Whole Foods Market Inc. can have 1,000 stores in the United States, more than tripling its current number, co-chief executive officer Walter Robb said last month.


Whole Foods Market Inc., co-chief executive officer Walter Robb, Jefferies Group Inc., 2011 Global Consumer Conference, BMO Capital analyst Karen Short
























































































































































































INSIDE THIS ISSUE
News
Opinion
Other Services
Reprints / E-Prints
Submit News
White Papers

Inside This Issue - News

Whole Foods eyes new store blitz

July 11th, 2011

NANTUCKET, Mass. – Whole Foods Market Inc. can have 1,000 stores in the United States, more than tripling its current number, co-chief executive officer Walter Robb said last month.

The collapse of the commercial real estate market has created growth opportunities, and the natural and organic grocer has identified sites where it “can put some bets down and take advantage of that,” Robb said at the Jefferies Group Inc. 2011 Global Consumer Conference here.

However, if the economy slumps severely, the retailer can escape from leases, he added.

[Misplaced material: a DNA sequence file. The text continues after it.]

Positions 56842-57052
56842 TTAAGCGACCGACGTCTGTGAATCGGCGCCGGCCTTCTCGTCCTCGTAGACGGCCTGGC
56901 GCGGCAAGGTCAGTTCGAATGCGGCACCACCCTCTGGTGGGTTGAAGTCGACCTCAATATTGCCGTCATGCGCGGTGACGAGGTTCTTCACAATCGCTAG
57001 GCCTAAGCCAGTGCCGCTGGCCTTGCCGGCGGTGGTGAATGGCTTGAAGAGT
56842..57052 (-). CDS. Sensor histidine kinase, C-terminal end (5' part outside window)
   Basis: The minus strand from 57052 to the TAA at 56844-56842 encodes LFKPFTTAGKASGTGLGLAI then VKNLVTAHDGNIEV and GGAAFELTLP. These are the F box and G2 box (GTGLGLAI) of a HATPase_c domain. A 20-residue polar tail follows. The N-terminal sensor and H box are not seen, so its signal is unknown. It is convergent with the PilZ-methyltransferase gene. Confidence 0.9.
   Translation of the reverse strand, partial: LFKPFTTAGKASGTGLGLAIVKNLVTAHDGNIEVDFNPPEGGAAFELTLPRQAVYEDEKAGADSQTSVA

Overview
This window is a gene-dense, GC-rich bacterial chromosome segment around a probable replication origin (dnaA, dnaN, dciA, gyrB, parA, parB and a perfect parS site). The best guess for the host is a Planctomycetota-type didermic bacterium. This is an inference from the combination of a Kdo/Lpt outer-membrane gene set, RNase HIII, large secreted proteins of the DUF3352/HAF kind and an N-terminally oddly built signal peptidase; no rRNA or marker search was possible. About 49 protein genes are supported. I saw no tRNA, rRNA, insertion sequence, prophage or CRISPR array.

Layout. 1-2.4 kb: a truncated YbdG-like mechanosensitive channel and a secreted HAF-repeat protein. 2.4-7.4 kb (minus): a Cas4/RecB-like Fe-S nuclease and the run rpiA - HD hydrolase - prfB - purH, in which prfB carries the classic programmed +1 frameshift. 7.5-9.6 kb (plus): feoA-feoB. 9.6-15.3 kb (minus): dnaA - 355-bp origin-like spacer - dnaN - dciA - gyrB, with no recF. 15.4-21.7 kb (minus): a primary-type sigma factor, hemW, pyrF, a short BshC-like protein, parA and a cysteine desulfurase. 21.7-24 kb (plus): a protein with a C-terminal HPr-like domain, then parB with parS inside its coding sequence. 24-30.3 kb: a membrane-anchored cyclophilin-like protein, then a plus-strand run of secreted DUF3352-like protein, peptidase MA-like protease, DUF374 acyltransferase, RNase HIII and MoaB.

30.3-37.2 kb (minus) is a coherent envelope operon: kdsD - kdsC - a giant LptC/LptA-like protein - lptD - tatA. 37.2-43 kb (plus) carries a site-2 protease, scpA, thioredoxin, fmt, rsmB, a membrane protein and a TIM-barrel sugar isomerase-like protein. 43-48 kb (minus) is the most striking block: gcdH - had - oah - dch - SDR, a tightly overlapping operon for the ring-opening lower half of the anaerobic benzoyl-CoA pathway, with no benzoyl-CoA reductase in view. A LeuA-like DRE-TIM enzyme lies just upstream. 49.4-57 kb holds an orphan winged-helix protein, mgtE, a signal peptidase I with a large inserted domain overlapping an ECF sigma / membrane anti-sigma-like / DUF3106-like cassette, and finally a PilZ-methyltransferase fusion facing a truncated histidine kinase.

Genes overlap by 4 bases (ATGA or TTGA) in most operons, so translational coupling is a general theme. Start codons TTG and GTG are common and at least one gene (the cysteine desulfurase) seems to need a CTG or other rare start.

"We have some contingency plans so that if we needed to, we could slow down," Robb explained, noting that Whole Foods now has exit and buyout clauses with landlords.

He added that the chain expects to elaborate on its expansion plans during its next quarterly earnings call.

The company’s stock price rose sharply following Robb’s comments and an analyst’s upgrade. BMO Capital analyst Karen Short lifted the rating on Whole Foods stock to “outperform,” saying a sell-off of shares and positive economic trends augured well for the chain. Its share price had fallen more than 16% between April 1 and late June.

But Whole Foods’ sales and profits have increased for more than a year, and it is turning in better results than other supermarketers. Having rebounded after the recession, the retailer seems to have the capability to “innovate, evolve and differentiate itself” to serve the growing number of health-conscious and educated consumers who are willing to spend extra to meet their needs, Short said.

Robb said the company, which is picking up market share, is now free of debt and is producing significant free cash flow. The supermarketer intends to use some of its cash to ramp up store openings.

Advertisement